NextGen Healthcare

Deinstitutionalization Did Not Cause Homelessness: Loss of Low-income Housing and Disability Benefits Did

I recently read yet another article that blames homelessness on deinstitutionalization. Yes, a disproportionate number of homeless people have long-term mental disorders, and yes some—perhaps a third—of these people would have been in state hospitals 65 or 70 years ago when that was pretty much...

Addressing the Psychological Fallout of The Coronavirus Pandemic

The coronavirus pandemic in the United States has led to great efforts to prevent the spread of the virus and to prevent fatalities. But the problems that people will face due to the pandemic will go beyond medical issues. In addition, it will be important to address a variety of psychosocial...

“Behavioral” Health: What a Difference a Word Makes!

Mental Health News is now Behavioral Health News. It will now be reaching out to the fields of alcohol and substance abuse services and planning to expand its subject matter to include information about these fields in addition to the field of mental health. This is an exciting development that, I...

Murders and Mental Health Advocacy: Opportunity or Temptation to Resist?

From time-to-time, a person with a severe mental illness (or assumed to have a mental illness) commits a heinous act that makes headlines. The reactive call for better mental health services is entirely predictable, not only on the part of those who are trying to distract us from issues such as gun...

Let’s Not Forget Older Veterans

Wilbur Cohen’s account of his post-war suffering in Arthur Kleinman’s wonderful book, What Really Matters1 begins with the following: “The war. It’s what happened to me in the war. I could never get over it. But I learned to live with it. Then all of a sudden on my sixtieth birthday it...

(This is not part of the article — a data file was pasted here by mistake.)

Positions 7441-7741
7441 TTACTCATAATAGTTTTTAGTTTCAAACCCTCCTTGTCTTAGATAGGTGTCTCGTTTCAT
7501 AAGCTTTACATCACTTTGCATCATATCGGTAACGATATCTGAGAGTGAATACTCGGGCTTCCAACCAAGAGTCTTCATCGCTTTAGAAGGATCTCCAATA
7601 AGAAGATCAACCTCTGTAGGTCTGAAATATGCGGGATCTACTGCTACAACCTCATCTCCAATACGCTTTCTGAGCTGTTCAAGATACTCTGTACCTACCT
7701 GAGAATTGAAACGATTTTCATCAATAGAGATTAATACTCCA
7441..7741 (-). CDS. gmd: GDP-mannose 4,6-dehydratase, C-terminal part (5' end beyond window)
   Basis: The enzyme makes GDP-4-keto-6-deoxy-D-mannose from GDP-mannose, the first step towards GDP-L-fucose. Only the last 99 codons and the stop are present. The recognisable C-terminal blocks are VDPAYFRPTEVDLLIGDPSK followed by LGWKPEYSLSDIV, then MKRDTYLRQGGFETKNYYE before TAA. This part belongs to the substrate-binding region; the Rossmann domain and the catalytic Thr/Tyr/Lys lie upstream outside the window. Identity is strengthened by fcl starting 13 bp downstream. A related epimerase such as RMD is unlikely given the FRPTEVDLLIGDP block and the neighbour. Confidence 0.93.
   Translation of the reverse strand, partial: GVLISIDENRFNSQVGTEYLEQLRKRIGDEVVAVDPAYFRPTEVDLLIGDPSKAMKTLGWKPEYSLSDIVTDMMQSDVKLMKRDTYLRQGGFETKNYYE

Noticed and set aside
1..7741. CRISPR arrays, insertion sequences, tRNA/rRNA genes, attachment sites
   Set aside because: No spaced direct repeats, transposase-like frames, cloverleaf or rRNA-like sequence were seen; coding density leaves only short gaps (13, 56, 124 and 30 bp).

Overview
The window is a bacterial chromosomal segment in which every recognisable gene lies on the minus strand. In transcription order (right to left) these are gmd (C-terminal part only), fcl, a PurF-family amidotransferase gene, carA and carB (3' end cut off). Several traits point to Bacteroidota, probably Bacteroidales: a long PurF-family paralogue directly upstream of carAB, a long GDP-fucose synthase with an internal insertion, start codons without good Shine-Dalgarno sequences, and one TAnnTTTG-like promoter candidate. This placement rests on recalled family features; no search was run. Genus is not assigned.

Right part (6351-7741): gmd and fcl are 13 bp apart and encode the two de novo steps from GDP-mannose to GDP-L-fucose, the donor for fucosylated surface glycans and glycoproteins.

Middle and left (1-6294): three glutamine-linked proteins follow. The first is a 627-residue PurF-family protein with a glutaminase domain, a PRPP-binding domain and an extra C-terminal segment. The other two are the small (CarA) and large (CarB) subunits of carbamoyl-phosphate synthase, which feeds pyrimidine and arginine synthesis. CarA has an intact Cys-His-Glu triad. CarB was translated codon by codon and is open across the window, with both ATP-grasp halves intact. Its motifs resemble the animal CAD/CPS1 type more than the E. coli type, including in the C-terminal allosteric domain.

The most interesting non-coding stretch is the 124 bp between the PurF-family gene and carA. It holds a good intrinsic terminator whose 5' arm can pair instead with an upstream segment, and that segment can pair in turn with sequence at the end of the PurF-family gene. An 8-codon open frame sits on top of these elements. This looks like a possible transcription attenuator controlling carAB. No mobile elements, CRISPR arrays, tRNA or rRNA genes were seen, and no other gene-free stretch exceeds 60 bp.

Meeting the Medical Needs of People with Serious Mental Illness: Will New Initiatives Work?

On average, people with serious mental illness die at a much younger age than people without serious mental illness. Estimates range from about 10 to 25 years younger. They are also much more likely to have serious physical disorders including obesity, high blood pressure, diabetes, heart disease,...

Point of View – Elder Suicide: A Public Health Challenge of the Elder Boom

By the age of 88, Mr. W.* had lost most of his closest friends to death or dementia. His children had moved to other parts of the country. He saw them and his grandchildren rarely. He had retired from his long career as a teacher without finding new interests. But he and his wife were happy. They...

Stable Housing: Key to Closing the Mortality Gap

Stable housing is critical to closing the disparity in life expectancy between people with serious mental illness and the general population. Providing it should be a major part of the effort to confront the mortality gap. People with serious mental illness die considerably younger than the...

Mental Health in Health Care Reform: High Hopes but Big Battles Ahead

Federal health care reform promises health coverage for most of the 50 million American citizens and documented immigrants who are currently uncovered. This will include coverage of mental health and substance abuse treatment. It also promises improved quality of physical and behavioral health...

Point of View – Generational Competence: A Conceptual Framework for Aging in America

Two major demographic trends will unfold in America during the first half of the 21st century. Minorities will grow from 29% to 47% of the American population, and older adults (65+) will increase from 13% to 20%, becoming roughly as large as the population of children and adolescents under 18 for...